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This is a multi-part series on Refactoring to Functional Programming

  1. Getting Started
  2. Basic Primitives
  3. Reducing and Flattening Lists
  4. Why Class?

In this part let’s pick up some more primitives of functional programming and see how we can use them. We’re going to expand the previous list of albums to also include track information

data class Track(val title: String, val durationInSeconds: Int)

val pinkFloyd = listOf(
Album("The Dark Side of the Moon", 1973, 2, 1,
listOf(Track("Speak to Me", 90),
Track("Breathe", 163),
Track("On he Run", 216),
Track("Time", 421),
Track("The Great Gig in the Sky", 276),
Track("Money", 382),
Track("Us and Them", 462),
Track("Any Color You Like", 205),
Track("Brain Damage", 228),
Track("Eclipse", 123)
// the rest omitted for brevity

We’re going to solve two different exercises this time:

  1. Get a list of albums and their total duration.
  2. Get a list of tracks that are shorter than a certain length, along with the corresponding album title.

To get a list of albums and their total duration, we’ll go for the simplest approach, using some of the primitives we picked up in the previous part.

fun nameAndTotalTime_v1(albums: List<Album>): List<Pair<String, Int>> {
return {
var total = 0
it.tracks.forEach {
total += it.durationInSeconds

reducing to a single value

What we’re doing in the previous code is iterating through the list of tracks and summing them up. As expected, there’s a function for that: reduce. Reduce takes a list of items and returns a single value, applying a specific operation to the list.

fun sumOfInts(list: List<Int>): Int {
return list.reduce { (x, y) -> x + y}

Knowing this, we can refactor the code to use reduce.

fun nameAndTotalTime_v2(albums: List<Album>): List<Pair<String, Int>> {
return {
Pair(it.title, { it.durationInSeconds }.reduce { x, y -> x +y })

reduce versus fold

Kotlin also provides a very commonly used function named fold which does the same thing as reduce. The difference between the two is that fold takes an explicit initial value, whereas reduce  uses the first element from the list as the initial value.

Dealing with trees

Up to now, we’ve used forEach, map, filter and reduce to perform operations on lists. The problem with trying to find a list of tracks that meet a certain criteria is that this list is a list inside another list, i.e. we have a tree, albeit a small one. Filtering the original list is not going to work since the information to filter is on a branch. We therefore need to filter out based on the branch.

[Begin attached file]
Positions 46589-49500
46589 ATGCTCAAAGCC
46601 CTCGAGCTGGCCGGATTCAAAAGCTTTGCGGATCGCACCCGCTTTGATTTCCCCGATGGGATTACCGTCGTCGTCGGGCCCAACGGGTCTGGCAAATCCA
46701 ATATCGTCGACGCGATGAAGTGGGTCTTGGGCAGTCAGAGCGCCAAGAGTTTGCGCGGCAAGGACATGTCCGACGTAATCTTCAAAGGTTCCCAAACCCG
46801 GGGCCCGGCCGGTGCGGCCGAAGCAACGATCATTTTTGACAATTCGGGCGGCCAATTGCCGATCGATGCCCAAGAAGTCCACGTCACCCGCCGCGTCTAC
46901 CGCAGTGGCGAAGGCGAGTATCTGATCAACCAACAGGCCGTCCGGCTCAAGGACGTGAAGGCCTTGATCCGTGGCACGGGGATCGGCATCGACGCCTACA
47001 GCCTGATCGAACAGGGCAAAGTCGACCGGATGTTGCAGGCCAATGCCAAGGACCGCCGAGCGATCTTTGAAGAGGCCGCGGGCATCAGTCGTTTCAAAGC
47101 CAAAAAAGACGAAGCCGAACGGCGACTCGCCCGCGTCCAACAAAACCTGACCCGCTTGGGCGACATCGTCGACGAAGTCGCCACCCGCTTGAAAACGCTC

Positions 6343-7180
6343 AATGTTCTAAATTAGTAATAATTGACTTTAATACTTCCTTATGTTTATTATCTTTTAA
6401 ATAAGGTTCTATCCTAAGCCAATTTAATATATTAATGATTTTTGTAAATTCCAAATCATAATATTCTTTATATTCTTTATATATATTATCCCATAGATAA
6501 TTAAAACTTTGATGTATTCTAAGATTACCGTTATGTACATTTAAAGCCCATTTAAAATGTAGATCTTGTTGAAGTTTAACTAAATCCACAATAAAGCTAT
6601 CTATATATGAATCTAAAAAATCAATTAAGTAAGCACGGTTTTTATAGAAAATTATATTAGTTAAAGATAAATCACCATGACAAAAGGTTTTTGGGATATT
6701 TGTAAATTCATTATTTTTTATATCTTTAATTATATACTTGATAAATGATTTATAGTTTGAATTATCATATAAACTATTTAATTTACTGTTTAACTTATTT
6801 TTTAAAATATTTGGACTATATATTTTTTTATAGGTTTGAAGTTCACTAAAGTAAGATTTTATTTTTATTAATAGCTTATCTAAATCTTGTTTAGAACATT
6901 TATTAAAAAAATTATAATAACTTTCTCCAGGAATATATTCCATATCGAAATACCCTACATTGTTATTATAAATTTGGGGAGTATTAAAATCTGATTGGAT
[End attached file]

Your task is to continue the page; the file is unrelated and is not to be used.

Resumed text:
Here’s a first attempt

fun albumAndTrackLowerThanGivenSeconds_v1(durationInSeconds: Int, albums: List<Album>): List<Pair<String, String>> {

val list = arrayListOf<Pair<String, String>>()
albums.forEach {
val album = it.title
it.tracks.filter {
it.durationInSeconds <= durationInSeconds
}.map {
list.add(Pair(album, it.title))
return list

What we’re doing is iterating through the list of albums, and then for each one, filtering out those that match a certain criteria. On each iteration we hold a reference using a closure to the current album, and then add those matching the criteria as a new pair to the result.

Once again we can avoid some of this manual work and delegate it to a function named flatMap that takes a list, applies a transformation to each item and returns a new list with these items.

fun <T, R> Iterable<T>.flatMap(transform: (T)-> Iterable<R>) : List<R>

With that, we can refactor the previous code to

fun albumAndTrackLowerThanGivenSeconds_v2(durationInSeconds: Int, albums: List<Album>): List<Pair<String, String>> {
return albums.flatMap {
val album = it.title
it.tracks.filter {
it.durationInSeconds <= durationInSeconds
}.map {
Pair(album, it.title)

There’s a more generic version of flatMap, named flatMapTo which allows us to specify the resulting collection.

fun <T, R, C: MutableCollection<in R>> Iterable<T>.flatMapTo(result: C, transform: (T) -> Iterable<R>) : C

Other constructs as they come

In addition to filtering results, we can also find out if an item on the list matches a certain predicate with any, or if all items match it with all and last but not least find the first item that matches it with find.

We can also group items of a list or zip two lists (combine items from each list into pairs into a new list) as well as perform a few more basic operations on lists. Hopefully with these constructs we’ll have enough to solve problems.

Until next time.